“There is nothing more irritating than bad service” declares a Daily Express headline today. Quite so. I’m glad to see Richard “Dirty” Desmond’s dwindling band of hacks getting stuck in to some proper investigative journalism for a change. So who’s hot on the tail of this practice? Their “Consumer Affairs Editor”, that’s who. Perhaps there are some examples to stand up the headline?
Abandon hope all ye who enter here
Sadly not: after telling “Poor quality goods, gadgets that don’t work, things that don’t do what they said they would - I am not alone in saying these things drive me mad. Then there are the staff who are responsible for delivering these sub-standard products”, readers get a list of imagined examples, before finally, they are told that this is not actually a news piece.
Yes, in the thirteenth paragraph (you read that correctly) comes “The Daily Express has joined forces with price comparison site uSwitch.com to test the feeling of the nation when it comes to the art of complaining”. So this is an advertorial intended to promote a price comparison site, except that this should be clearly signposted at the start of the article, but it is not.
But there is a poll of 2,000 people – oh, hang on, make that a uSwitch poll. So Des’ finest haven’t stumped up for it, then. All that has happened is that the hack concerned has gone for a chat with Ann Robinson (no relation), who is the uSwitch director of customer policy. This is then spun out into several more paragraphs about how we should complain, if only because they do in the USA.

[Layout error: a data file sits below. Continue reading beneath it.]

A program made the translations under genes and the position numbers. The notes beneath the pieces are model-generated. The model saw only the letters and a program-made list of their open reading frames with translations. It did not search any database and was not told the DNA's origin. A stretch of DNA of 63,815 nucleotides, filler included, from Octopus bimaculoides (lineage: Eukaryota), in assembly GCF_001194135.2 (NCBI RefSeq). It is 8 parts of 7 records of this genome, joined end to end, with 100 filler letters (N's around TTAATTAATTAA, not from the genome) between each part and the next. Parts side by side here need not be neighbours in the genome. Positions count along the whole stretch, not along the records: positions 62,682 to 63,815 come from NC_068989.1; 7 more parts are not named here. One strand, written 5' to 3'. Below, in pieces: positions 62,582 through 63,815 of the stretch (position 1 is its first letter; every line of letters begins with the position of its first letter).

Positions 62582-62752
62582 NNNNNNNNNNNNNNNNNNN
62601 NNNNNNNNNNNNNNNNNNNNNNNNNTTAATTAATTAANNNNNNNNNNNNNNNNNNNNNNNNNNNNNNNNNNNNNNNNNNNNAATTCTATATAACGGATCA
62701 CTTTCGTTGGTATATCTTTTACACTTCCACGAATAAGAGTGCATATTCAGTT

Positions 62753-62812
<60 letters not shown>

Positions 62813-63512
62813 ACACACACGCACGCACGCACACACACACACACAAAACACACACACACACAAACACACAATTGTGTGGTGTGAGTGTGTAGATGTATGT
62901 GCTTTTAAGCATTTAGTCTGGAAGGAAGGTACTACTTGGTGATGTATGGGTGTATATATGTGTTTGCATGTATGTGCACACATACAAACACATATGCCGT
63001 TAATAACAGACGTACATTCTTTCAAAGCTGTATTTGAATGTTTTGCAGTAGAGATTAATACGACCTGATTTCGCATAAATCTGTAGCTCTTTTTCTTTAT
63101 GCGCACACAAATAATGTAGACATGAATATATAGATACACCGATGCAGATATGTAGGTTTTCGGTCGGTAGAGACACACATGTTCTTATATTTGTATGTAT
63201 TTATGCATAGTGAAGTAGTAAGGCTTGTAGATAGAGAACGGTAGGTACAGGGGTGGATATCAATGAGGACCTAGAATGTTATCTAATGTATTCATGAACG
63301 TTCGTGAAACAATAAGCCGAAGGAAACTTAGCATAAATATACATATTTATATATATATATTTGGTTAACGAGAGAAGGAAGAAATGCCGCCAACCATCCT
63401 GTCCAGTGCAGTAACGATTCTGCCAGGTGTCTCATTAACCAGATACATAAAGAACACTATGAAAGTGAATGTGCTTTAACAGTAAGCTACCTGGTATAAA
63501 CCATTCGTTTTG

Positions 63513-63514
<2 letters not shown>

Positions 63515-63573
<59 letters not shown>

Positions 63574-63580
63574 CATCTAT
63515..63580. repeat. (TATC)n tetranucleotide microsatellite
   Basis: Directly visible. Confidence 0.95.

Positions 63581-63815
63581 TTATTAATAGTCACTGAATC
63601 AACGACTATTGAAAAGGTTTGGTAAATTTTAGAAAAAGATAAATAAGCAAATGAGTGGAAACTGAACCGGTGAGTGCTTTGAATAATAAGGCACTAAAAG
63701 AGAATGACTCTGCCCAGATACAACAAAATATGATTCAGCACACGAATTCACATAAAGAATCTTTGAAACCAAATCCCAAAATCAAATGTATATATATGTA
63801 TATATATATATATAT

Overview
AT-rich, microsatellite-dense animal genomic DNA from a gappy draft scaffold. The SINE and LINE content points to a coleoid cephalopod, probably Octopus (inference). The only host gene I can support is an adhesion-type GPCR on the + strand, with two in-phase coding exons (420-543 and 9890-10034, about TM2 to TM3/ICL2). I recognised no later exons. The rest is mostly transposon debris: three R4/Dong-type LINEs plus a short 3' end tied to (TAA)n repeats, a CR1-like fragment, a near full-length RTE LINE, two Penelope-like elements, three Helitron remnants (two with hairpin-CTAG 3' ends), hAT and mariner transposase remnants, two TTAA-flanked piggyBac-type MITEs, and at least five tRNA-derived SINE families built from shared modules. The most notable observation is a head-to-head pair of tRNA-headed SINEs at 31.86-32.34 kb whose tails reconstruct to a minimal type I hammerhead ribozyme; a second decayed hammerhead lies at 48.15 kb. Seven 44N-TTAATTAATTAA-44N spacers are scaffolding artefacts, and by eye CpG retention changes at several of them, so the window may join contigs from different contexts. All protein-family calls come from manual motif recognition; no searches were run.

And that hack has a very familiar name – Nathan Rao. Now where have I heard that being pitched? Ah yes, another look at his by-line gives the game away: “Consumer Affairs Editor who loves the weather”. That would be the weather that Rao is always forecasting wrongly, like, oh I dunno, this post from January last year summarising several of Nathan’s wrong calls over that winter.
Perhaps that was a one-off? Sadly not: Rao was back with the misleading frighteners less than a fortnight later. And his abysmally bad forecasting was at work last winter, telling of a big freeze when wind and rain was on the way. On it went: the ever vigilant Tabloid Watch caught Rao facing both ways over his forecast for the May Day bank holiday weekend just gone.
There’s a concise description for that kind of thing: bad service. And, as the very same paper asserts, “There is nothing more irritating than bad service”. So it’s good to see Nathan Rao so selflessly campaigning against Himself Personally Now. It certainly saves the readers from complaining.
So that must make it, once more, Another Benchmark Of Excellence.
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